Ultimately, I think it’s one of the most important things you can do, not necessarily from a nutrition standpoint, but from enjoying this precious family time together and keeping the lines of communication open with your kids. In other words, #justdoit!


This quick and easy Rainbow Rotisserie Chicken Salad w/ Avocado & Honey Mustard Dressing is a hit with my teenagers for a busy weeknight dinner! | Recipe @thespicyrd

No. 5 My kids are growing like weeds! What can I feed them on a healthy diet without going broke???

In addition to sharing her school lunch and family dinner tips, Jill also has some excellent advice on what to feed growing teens and tweens in this post, 7 Ways to Support Your Teen’s Growth Spurt.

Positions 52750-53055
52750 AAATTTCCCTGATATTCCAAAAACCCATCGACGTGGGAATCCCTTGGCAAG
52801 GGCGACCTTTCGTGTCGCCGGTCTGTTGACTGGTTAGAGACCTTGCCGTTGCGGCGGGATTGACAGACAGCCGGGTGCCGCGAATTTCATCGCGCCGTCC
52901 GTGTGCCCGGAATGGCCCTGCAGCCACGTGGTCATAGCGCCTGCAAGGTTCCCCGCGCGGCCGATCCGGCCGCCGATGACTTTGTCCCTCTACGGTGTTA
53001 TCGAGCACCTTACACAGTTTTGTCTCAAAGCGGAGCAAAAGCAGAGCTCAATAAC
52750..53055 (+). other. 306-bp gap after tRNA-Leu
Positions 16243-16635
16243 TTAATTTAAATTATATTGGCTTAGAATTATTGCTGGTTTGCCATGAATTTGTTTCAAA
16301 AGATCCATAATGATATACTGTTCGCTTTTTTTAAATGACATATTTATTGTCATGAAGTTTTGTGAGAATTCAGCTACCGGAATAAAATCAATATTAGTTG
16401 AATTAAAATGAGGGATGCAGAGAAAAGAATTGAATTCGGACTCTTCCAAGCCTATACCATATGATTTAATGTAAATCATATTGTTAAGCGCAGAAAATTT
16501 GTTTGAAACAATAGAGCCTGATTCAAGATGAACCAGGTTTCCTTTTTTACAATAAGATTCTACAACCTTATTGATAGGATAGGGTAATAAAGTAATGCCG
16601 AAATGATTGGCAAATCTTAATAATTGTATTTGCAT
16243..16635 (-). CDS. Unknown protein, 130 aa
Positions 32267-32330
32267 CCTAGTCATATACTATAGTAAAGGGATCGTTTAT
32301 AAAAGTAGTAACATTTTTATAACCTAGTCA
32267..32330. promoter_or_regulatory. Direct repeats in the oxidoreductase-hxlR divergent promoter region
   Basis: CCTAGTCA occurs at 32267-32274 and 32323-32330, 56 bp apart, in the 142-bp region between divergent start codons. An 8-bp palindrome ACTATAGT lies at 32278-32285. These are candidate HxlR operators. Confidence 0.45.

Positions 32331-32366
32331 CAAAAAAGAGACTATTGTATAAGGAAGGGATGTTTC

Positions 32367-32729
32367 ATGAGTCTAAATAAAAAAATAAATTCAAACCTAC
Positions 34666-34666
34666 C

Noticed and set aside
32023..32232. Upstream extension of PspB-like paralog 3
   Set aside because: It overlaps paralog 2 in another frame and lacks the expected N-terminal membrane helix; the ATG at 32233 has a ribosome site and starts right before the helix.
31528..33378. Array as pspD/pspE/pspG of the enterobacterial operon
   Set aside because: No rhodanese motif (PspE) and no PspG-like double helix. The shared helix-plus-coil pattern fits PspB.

According to Jill, key nutrients for growing teens are protein, calcium + vitamin D for healthy bones. If you’re concerned your teen or tween isn’t getting enough calcium, check out Jill’s calcium e-book for creative ways to get more of this important nutrient in your child’s diet.

And one of my own secrets for feeding my teens (without going broke!) is to swap nutritious and economical beans and legumes for meat-based protein whenever possible. I’ve shared ’em before, but I’ll share ’em again because these Crunchy Lentil Tacos w/ Feta Guacamole are always a huge hit with both my kids, so be sure to try them!

Easy, delicious, and budget friendly recipe for growing teens and tweens! Crunch Lentil Tacos w/ Avocado Feta Guacamole | Recipe @thespicyrd